HSBC Bank (Taiwan) Ltd (匯豐台灣商銀) has for the seventh consecutive year ranked first in the foreign banks of CommonWealth Magazine’s Excellence in Corporate Social Responsibility Awards.
Through investments in environmental, social and governance projects, HSBC strives to develop a diverse and inclusive corporate culture, the bank said.
At an award ceremony on Friday, HSBC received recognition for its spirit of corporate citizenship as shown through its projects promoting the cultivation of local talent, community innovation and environment protection, it said.
Photo courtesy of HSBC Bank (Taiwan) Ltd
The bank also received strong evaluations for corporate commitment, social involvement and environmental sustainability, it said.
HSBC has gone to great lengths to create a corporate culture where employees can speak up in a work environment that embraces diversity and inclusiveness, the magazine said.
The bank has helped subsidize education expenses for disadvantaged children, provided employment training for disadvantaged women and others, and promoted financial education for young people, the magazine said.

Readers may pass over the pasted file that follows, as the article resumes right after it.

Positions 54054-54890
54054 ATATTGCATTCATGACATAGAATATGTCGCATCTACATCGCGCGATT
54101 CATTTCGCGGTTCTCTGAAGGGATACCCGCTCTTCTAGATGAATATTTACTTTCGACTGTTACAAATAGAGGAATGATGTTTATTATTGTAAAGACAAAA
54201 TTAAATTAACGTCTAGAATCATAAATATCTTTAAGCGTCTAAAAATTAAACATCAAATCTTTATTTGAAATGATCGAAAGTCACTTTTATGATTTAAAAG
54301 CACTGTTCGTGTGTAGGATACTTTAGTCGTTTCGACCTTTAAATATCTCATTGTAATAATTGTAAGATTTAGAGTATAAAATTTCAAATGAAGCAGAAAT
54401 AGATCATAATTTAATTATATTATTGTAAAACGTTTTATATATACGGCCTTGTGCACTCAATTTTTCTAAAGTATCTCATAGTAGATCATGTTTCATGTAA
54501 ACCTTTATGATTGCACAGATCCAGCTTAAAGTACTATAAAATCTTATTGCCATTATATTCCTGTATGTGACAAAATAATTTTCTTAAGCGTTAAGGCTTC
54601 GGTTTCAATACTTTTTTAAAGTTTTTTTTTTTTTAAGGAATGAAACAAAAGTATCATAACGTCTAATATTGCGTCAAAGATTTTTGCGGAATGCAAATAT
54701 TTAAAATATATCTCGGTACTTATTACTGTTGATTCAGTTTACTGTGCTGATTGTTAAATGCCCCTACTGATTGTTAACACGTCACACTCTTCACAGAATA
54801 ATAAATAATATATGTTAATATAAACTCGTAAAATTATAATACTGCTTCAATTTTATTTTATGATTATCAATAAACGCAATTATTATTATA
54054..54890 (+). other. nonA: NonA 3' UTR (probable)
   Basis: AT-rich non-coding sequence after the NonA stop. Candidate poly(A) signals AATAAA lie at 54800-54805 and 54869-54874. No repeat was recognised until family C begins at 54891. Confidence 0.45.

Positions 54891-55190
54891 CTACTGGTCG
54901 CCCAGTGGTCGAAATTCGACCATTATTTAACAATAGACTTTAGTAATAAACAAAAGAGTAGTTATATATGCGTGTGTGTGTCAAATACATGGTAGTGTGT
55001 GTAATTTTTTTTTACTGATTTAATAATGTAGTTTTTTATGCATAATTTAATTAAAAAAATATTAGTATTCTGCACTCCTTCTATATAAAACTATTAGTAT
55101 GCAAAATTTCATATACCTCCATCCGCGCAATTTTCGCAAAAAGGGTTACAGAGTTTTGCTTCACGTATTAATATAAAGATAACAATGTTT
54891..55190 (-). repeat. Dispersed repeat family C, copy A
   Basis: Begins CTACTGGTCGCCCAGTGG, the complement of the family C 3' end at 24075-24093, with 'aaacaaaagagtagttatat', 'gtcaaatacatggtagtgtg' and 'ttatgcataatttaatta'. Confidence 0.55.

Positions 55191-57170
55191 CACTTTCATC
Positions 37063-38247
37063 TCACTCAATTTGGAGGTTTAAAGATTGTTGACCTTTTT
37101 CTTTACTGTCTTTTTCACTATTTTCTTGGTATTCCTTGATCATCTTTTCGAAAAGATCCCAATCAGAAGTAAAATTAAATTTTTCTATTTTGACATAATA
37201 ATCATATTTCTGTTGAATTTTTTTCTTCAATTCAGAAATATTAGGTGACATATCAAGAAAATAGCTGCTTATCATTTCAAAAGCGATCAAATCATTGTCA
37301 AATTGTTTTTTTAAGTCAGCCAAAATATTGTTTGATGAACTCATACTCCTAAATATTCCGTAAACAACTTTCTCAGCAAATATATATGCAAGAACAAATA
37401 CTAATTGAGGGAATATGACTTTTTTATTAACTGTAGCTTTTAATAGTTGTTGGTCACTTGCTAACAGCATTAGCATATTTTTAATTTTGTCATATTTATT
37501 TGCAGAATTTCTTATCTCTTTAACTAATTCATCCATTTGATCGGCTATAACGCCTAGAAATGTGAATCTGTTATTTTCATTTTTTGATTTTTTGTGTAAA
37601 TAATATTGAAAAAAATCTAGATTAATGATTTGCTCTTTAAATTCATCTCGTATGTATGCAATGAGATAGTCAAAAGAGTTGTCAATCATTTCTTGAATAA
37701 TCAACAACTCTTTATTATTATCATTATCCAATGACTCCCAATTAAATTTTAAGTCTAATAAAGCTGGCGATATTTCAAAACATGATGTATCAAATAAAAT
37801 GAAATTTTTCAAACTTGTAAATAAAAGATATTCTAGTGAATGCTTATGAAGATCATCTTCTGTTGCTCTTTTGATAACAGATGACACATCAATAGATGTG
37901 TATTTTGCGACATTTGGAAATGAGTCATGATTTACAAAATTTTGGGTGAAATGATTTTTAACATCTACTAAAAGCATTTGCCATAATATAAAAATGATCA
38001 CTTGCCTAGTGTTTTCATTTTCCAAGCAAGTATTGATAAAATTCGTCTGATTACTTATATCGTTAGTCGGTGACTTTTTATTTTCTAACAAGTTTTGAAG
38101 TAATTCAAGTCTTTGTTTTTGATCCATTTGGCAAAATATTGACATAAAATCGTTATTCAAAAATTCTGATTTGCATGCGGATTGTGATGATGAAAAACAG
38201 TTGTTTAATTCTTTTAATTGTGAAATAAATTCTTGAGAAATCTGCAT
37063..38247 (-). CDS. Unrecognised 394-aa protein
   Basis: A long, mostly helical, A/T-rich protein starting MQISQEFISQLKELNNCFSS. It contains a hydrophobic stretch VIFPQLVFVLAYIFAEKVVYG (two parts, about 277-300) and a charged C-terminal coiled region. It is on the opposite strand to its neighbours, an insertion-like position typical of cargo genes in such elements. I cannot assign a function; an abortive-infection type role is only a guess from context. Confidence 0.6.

These projects have over many years demonstrated the company’s commitment to and effect on its community, it added.
“Our operational objective is to grow and mature alongside our staff, customers and the community we serve through sustainable practices,” HSBC Taiwan chief executive officer Adam Chen (陳志堅) said.
“We hope to inspire others to work together on issues concerning Taiwan’s environment, society and industry,” he added.
Taiwan has worked with many public welfare partners over the years, Ruth Lee, Head of Corporate Sustainability, HSBC Bank (Taiwan) Ltd said.
HSBC’s youth and community development projects have shown great results, Lee said.
“We are invested in developing skills for tomorrow,” she added.
Additionally, the bank’s environmental commitments go beyond simply reducing its carbon footprint, Lee said.
HSBC has invested in ecological conservation projects in Taiwan’s wetlands, as well as in environmental education, she said.
For example, the company has long worked with Taipei’s Guandu Nature Park to develop a wetlands education center, she added.
Last year, HSBC employees collectively invested 16,282 hours volunteering on future-skills and environmental-protection projects, Lee said.
The company was also a major lender for Formosa II Wind Power Co (海能風力發電) last year, a NT$62.4 billion (US$2.11 billion) endeavor, aimed at providing renewable energy to 380,000 homes, she added.
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